Social media vs. Focused Podcasting

Sean from the Growth team

If we look back at Elon’s career, navigating through the weeds of his high profile taboo moments such as smoking marijuana on Joe Rogan’s Podcast, you see a very successful businessman who is known for his tanacity to win. This goes right back to his affiliation with PayPal and his induction into the Paypal mafia. When he invests in something, he goes all in and has a clear vision of what the outcome will be, well into the future.

As much as people are concerned that he might be the demise of the company, I expect it will instead be a re-awaking for a company that failed to innovate. I expect musk to pivot the platform towards something like China’s Wechat, providing robust payment features and many other extras that will shift the way we use the app. He has a long history with crypto currency and these ties are a perfect combination to launch a modern, feature rich payment and social platform.

As for what this means for the Podcast industry, I expect it will support the community even better to allow them to streamline the way the generate money and share their content. I wouldn’t go as far to say that I’m an Elon believer but I think he’ll turn Twitter into a success yet.

Steph from the Content & Support Teams

My biggest reflection so far is if the slowdown on podcasting Twitter will force us to think about how and why we’re on any of these platforms.

As someone who’s been an avid Twitter user for over a decade, but also has also been flirting with leaving all social media soon, it has fast-tracked this thought for me.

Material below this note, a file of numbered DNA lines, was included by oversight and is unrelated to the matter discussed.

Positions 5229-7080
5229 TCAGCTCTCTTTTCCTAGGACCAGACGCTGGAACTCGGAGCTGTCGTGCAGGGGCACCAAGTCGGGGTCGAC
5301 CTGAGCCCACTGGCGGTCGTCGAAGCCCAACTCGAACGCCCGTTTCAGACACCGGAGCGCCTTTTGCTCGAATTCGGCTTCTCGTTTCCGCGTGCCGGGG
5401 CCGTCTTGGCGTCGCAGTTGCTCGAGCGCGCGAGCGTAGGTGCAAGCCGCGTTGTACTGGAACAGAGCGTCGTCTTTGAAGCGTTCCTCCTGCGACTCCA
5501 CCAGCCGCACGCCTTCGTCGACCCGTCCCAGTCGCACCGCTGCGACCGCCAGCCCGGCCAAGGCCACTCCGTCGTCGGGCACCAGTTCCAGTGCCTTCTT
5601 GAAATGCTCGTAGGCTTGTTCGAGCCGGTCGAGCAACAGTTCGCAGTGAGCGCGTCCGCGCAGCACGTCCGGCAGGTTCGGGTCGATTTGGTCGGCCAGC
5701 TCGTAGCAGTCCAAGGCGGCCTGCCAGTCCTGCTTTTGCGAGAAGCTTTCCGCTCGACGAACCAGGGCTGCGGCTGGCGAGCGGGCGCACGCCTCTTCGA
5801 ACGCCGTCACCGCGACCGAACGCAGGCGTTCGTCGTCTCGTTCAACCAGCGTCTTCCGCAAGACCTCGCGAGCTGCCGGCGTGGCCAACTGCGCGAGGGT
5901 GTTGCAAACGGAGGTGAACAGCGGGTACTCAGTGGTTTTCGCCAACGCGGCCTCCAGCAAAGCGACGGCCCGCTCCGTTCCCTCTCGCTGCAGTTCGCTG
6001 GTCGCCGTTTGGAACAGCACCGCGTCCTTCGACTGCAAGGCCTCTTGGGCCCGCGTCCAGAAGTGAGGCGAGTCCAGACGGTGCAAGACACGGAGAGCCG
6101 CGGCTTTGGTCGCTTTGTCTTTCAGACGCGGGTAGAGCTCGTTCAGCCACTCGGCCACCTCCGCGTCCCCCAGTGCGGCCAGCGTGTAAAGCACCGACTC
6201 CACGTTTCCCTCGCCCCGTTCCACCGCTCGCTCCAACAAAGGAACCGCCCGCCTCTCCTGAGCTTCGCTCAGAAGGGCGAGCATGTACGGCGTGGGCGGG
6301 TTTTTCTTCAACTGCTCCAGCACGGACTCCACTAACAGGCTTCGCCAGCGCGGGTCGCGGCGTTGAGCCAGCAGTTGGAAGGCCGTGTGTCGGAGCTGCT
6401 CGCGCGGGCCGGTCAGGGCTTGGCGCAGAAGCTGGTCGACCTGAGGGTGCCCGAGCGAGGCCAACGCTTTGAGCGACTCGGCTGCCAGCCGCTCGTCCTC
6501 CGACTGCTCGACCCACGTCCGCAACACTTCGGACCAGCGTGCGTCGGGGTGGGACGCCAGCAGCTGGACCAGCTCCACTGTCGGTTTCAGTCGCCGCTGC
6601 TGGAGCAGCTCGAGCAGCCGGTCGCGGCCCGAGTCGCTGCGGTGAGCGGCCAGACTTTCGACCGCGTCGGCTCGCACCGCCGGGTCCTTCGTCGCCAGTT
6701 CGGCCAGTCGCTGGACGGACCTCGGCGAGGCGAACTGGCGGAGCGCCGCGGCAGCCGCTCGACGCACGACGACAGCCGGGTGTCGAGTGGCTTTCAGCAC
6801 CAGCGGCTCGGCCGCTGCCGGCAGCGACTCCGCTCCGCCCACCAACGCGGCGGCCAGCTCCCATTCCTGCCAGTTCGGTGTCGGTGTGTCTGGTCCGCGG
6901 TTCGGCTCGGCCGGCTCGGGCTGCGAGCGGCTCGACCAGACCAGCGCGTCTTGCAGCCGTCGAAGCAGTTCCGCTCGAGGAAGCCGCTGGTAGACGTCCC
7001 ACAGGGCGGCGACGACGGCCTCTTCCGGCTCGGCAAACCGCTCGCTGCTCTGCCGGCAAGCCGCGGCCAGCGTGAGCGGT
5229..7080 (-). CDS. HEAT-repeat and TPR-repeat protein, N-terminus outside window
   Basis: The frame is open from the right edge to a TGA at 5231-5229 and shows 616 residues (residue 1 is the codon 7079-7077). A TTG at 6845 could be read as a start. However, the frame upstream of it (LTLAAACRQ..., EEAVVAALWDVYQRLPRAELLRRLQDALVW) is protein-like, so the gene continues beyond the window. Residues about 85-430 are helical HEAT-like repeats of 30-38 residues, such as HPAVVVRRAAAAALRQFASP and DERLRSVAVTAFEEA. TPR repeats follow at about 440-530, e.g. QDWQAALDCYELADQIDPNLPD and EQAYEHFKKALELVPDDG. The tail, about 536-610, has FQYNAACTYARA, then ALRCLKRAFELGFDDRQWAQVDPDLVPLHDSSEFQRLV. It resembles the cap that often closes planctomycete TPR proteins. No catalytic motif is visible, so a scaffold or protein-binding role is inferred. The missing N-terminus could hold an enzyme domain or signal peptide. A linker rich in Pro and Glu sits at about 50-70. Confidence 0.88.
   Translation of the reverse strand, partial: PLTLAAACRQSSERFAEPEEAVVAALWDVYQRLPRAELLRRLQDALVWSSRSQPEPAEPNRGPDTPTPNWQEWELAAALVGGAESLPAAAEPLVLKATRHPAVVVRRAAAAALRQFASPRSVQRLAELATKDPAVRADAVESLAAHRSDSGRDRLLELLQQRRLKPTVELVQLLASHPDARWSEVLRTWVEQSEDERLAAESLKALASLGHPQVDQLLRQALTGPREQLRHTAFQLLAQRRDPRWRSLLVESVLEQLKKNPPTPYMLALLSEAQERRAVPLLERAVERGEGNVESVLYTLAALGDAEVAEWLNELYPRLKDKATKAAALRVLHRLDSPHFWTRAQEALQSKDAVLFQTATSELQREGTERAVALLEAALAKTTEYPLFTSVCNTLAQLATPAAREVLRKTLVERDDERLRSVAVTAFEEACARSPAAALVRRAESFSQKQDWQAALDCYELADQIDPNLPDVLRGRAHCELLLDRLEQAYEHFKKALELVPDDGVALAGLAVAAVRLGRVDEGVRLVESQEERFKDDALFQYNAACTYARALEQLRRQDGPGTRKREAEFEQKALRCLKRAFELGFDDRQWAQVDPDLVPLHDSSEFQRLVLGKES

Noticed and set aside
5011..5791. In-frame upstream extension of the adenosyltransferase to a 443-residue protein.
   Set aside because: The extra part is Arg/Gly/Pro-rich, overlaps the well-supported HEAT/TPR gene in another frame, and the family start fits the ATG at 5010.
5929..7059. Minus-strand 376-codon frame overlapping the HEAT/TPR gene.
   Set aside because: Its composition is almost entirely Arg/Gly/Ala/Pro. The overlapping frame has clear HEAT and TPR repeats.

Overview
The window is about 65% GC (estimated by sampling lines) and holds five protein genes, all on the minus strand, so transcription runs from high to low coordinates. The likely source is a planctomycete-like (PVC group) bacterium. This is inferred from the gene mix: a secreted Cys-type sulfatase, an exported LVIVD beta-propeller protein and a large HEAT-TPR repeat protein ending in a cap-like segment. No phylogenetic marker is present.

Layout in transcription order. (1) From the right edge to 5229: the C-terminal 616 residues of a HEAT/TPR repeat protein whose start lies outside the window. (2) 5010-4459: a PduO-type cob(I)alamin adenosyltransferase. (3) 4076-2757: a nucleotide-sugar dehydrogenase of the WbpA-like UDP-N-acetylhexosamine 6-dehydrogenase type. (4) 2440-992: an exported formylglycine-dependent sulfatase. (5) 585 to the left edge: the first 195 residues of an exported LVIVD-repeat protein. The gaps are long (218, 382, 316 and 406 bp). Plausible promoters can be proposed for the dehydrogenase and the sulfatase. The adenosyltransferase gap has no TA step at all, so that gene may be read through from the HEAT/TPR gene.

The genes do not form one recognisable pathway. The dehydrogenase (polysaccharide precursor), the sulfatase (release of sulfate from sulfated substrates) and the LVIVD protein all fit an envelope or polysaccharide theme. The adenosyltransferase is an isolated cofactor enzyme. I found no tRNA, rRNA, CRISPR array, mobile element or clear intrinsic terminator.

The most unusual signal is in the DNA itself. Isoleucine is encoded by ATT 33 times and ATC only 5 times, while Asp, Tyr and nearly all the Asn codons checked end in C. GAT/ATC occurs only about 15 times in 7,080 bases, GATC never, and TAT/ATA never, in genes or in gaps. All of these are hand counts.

Twitter rarely helps indy podcasters grow an audience, so what have we been doing anyway?

Colin, CEO and Founder

Full transparency: I just don’t think social media has much marketing value for 99% of people. There are those 1 in 100 podcasters who have done the work, and have the right personality to grow a truly engaged following. But the other 99, in my (admittedly cynical) opinion, it’s just shouting into the void, and only seeing responses from a few ultra-engaged fans (if you’re lucky).

We’ve tried a fair few different approaches on social over the years, but have never found a way to make it worth the time.

I’m definitely a grouch on this. A dinosaur, perhaps. But we’ve been spending nearly all of our time on evergreen content for over a decade. On what we hope are great quality bits of content that serve us, and our audience, for years. It’s always been my opinion that, if I have a spare 20 minutes, it’s better to put that into a blog post, or a podcast episode, than social media. Mr Musk’s latest actions have done nothing to change that, and a lot to reinforce it.

Allegra from the Support Team